Selling content strategy

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How do you convince people they need content strategy? Karen has been persuading organizations they need it since 1998. In this session, she'll discuss different approaches for talking about content strategy with people who have never heard of it and don't know why they should care. You'll leave with techniques you can use to evangelize the importance of content in your company or agency.

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  • Providing session description story to Kristina\nDid a talk at IA Summit with Lou Rosenfeld several years back called Selling Information Architecture\nSat down to make these slides after the party last night, had a crisis of confidence about the title\nSelling sounds so... sales-y. Should I have called it something different, to convey that it’s about persuading people to care about content strategy?\n
  • Spread the good word?\nHate the word evangelize almost as much I hate monetize\n
  • Promotion? It has prom in it.\n
  • Someone I talked to referred to it as my “championing” research and I was like Champion!\nConveys WINNING\n
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  • Fresh out of grad school\nStudied a combo of tech writing and human computer interaction\nAt the time seemed exotic and ridiculous, like I was majoring in Klingon language studies\nIn retrospect: prescient\nGot a job at a small little company based in Soho called Razorfish, about 30 people\nA little bit questionable but the guys who ran it were from Minnesota, I grew up in Hopkins and one of them went to my high school, so I figured these were my people\n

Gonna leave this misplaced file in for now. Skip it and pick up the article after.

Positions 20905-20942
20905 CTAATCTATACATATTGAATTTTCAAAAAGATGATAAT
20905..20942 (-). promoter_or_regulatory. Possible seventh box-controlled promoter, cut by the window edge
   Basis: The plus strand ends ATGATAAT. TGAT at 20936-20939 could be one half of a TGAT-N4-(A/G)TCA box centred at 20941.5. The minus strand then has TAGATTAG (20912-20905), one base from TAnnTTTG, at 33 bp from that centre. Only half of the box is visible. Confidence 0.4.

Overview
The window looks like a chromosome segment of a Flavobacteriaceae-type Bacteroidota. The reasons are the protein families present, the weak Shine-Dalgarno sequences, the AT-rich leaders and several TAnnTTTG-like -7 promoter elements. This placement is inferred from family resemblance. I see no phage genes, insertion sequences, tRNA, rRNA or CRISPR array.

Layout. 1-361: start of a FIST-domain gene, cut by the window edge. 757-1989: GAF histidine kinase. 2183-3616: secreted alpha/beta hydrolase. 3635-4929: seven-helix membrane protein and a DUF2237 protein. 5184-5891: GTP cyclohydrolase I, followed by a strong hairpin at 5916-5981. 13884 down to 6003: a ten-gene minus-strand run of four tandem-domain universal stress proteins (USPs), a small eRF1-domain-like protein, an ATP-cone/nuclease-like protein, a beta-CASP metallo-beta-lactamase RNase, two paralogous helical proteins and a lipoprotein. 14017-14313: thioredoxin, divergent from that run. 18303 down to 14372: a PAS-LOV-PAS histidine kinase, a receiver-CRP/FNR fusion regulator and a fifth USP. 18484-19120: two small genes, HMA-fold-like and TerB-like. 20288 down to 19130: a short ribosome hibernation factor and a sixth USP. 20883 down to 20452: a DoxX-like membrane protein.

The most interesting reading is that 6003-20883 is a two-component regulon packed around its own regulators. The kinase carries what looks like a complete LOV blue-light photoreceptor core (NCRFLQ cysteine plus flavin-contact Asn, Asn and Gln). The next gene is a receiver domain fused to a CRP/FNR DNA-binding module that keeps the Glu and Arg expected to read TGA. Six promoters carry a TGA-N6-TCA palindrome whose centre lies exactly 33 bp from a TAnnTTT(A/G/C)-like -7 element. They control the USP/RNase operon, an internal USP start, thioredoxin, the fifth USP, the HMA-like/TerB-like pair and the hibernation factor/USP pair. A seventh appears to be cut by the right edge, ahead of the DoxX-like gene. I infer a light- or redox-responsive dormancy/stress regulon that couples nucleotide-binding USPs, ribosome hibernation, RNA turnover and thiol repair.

• Got hired with the most hilariously overreaching job title: Information Designer/Writer\nIn an industry with a lot of crazy titles I think this is one of the best\nDo you know anyone who’s a good writer who is also good at data viz? If you do, can I hire that person?\nAnother woman who had the same title, and after not very long we revolted and insisted on new labels\nI started a department called Information Architecture and immediately started hiring people like mad\nI used to joke that I could put out a job posting at this time that said “information architect wanted” and if you knew what that meant, you were qualified for the job\nThis other woman, the amazing Camille Shandor, started a content strategy group, and I want to give her a huge shout-out for being fantastic and way ahead of her time\n
  • So, these years were really good for me running an IA group. We had a book. We had an awesome conference, like you guys just cannot imagine what it’s like to go to an event with 500 people who all think the way you do and care about the same stuff you do. We had an even more amazing conference website. We had SIGIA, the mailing list to end all mailing lists, which I mean literally—I never wanted to join another mailing list ever again.\n
  • Content strategy didn’t have much of anything\nBig gaping void. No community. No publications. The few presentations or papers about it from this time were pretty much just thrown into that void.\n\nMy attitude: I’m winning!\n\nOrg structure issue: I was incentivized to care about IA and not about CS\n